The Stones soon set about recording the song, commencing just five days after Jagger had finished the song's lyrics, on May 10 1965 at Chess Studios in Chicago. This was an all-acoustic version, and featured a Jagger harmonica solo. It was attempted again on May 11 and 12 at RCA Studios in Hollywood. This time the track gelled as Richards added the Gibson Maestro fuzzbox which he had just received. He thought it would sustain the sound of the guitar to assist a horn section he had planned for "Satisfaction", but the effect was not the one desired. Reluctant to include it on the release, he suggested avoiding further use of the fuzzbox. The other Stones thought the distortion effect created was great, and eventually outvoted Richards.[2] The later success of the song so greatly impacted sales of the Gibson fuzzbox that all available sets had been sold out by the end of 1965.[3] There exists as a bootleg the instrumental track, in which one can hear piano track which was buried in the final mix. Accounts differ as to the piano is being played by Ian Stewart or sessions player Jack Nitzsche.

Ironically, despite his having dreamt up the riff that created the hit (much like Paul McCartney dreamt up the tune for "Yesterday"), much of Richards' ideas for "Satisfaction" were eventually dropped, including the horn section he had wanted.[2]


Release and success

After recording "Satisfaction", the song was put to a band vote. The band voted to release it as their next single - the only two people voting 'no' were Jagger and Richards. It was released by London Records May 27, 1965, with "The Under-Assistant west Coast Promotion Man" as its B-side. The single made its way through the American charts, peaking on July 10 when it reached the top, displacing The Four Tops' "I Can't Help Myself (Sugar Pie, Honey Bunch)". "Satisfaction" held on for a full four weeks, being knocked off on August 7 by "I'm Henry VIII, I Am" from Herman's Hermits.[5] Later the song was also released by London Records on Out of Our Heads in America.[2] Despite the song's rock n' roll sound, according to "Joel Witburn Presents, Top R&B/Hip-Hop Singles: 1942-2004", the song reached #19 on the Top Selling Rhythm and Blues Singles.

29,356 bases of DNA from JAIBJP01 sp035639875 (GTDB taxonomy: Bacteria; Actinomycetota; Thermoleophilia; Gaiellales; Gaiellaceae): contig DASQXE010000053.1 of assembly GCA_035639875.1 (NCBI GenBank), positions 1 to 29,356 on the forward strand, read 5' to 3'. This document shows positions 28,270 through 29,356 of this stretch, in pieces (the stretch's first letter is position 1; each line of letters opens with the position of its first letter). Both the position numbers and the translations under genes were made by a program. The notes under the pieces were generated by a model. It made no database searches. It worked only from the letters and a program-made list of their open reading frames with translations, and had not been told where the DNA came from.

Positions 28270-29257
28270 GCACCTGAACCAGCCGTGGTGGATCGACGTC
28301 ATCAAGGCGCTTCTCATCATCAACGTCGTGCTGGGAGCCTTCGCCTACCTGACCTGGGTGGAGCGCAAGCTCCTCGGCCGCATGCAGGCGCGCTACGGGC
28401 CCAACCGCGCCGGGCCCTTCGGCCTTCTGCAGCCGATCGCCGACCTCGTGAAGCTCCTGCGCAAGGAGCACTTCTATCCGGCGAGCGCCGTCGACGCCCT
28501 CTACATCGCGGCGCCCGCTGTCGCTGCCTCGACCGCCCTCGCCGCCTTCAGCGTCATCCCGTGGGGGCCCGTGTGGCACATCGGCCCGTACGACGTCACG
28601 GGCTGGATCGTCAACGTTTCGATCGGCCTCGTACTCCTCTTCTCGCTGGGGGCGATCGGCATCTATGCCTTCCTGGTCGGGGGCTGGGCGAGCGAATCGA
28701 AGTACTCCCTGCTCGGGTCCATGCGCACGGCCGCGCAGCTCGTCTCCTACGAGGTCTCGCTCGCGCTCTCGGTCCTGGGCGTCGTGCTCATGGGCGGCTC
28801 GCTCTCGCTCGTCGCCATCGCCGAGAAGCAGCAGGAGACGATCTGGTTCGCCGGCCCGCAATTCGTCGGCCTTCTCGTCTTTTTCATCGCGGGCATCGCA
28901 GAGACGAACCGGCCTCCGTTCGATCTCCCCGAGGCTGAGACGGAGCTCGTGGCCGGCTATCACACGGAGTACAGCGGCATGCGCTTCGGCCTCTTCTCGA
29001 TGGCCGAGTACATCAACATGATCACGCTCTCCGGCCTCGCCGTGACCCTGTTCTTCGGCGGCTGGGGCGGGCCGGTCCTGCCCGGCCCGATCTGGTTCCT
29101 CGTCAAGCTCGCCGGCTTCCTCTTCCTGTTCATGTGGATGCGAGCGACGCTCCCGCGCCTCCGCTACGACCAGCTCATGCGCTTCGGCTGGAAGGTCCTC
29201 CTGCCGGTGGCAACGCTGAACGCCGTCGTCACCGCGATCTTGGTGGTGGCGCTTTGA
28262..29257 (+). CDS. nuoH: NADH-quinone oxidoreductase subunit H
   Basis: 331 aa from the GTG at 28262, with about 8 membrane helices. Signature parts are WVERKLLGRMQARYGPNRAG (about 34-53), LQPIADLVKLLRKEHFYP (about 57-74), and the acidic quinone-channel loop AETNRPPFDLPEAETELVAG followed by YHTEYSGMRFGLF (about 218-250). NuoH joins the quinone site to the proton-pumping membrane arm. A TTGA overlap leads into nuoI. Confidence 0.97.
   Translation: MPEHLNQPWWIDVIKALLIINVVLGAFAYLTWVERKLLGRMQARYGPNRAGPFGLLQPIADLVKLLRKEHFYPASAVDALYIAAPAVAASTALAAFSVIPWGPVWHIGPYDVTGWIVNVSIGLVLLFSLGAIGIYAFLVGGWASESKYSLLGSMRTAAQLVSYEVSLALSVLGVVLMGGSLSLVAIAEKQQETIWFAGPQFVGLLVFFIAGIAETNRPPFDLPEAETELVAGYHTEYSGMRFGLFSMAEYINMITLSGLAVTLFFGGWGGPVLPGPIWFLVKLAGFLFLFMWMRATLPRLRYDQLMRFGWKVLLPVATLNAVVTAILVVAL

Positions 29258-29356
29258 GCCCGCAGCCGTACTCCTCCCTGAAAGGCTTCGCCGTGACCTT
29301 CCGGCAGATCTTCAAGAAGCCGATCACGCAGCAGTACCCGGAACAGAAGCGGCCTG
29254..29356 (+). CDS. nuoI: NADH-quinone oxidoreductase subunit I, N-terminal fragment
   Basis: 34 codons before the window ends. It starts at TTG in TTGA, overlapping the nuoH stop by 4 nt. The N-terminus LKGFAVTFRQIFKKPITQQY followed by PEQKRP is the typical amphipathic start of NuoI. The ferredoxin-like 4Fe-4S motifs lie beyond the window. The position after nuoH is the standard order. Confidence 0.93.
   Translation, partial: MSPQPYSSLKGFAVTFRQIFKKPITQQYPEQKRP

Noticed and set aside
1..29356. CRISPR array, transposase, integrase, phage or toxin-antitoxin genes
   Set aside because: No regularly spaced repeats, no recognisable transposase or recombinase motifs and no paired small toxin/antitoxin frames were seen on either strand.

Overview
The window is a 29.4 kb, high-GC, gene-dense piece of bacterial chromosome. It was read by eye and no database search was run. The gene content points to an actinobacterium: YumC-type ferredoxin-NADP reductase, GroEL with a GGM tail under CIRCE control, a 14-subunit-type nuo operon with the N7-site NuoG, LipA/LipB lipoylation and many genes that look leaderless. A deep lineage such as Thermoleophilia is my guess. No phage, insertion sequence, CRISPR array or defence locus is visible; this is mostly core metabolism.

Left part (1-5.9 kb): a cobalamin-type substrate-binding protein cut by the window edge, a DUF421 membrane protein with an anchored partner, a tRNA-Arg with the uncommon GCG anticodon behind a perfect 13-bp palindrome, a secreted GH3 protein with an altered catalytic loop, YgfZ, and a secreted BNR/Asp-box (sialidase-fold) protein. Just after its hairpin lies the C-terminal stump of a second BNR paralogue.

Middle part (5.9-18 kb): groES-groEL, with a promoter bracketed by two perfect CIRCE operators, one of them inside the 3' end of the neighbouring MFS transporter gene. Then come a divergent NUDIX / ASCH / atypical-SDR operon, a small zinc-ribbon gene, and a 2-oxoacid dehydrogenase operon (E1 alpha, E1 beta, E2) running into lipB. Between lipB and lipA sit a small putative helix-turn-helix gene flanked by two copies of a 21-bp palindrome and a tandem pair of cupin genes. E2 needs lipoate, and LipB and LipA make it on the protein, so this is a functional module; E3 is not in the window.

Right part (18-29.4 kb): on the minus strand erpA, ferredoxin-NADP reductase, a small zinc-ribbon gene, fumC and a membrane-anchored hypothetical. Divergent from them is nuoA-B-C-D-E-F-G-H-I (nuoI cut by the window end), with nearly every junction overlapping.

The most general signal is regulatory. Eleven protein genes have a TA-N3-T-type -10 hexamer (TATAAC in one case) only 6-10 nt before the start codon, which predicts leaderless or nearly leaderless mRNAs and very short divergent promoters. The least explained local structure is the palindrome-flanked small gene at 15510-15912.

Oddly enough, Satisfaction was not immediately released by Decca Records in Great Britain. Decca was already in the process of preparing a live EP ,and ended up not releasing until late July, featuring "The Spider and the Fly" on the B-Side. The song peaked at number one for two weeks, replacing Sonny Bono and Cher's "I Got You Babe", between September 11 and September 25, before being toppled by The Walker Brothers' "Make It Easy On Yourself".[5]

Despite enthusiastic sales, it took a few years for any significant acclaim for "Satisfaction" from members of the musical establishment to roll in. Newsweek called the opening riff "five notes that shook the world".[6] In 1976, Britain's New Musical Express named "Satisfaction" as 7th among the top 100 singles of all time. Eleven years later, "Satisfaction" dropped to 82nd when the magazine recompiled the list into the top 150 singles of all time. In 1991, Vox listed "Satisfaction" among 100 records that shook the world. In 1999, BMI named "Satisfaction" as the 91st-most performed song of the 20th century. The following year, VH1 listed "Satisfaction" first among its "Top 100 Greatest Rock Songs".[7] That year, "Satisfaction" also finished runner-up to "Yesterday" in a list jointly compiled by Rolling Stone and MTV. In 2003, Q placed the song 68th out of its "1001 Best Songs Ever". In 2004, Rolling Stone's panel of judges which included Art Garfunkel (formerly half of the duo Simon and Garfunkel) and former Beach Boy Brian Wilson named "Satisfaction" as the second-greatest song of all time, coming in second only to Bob Dylan's "Like a Rolling Stone".[8]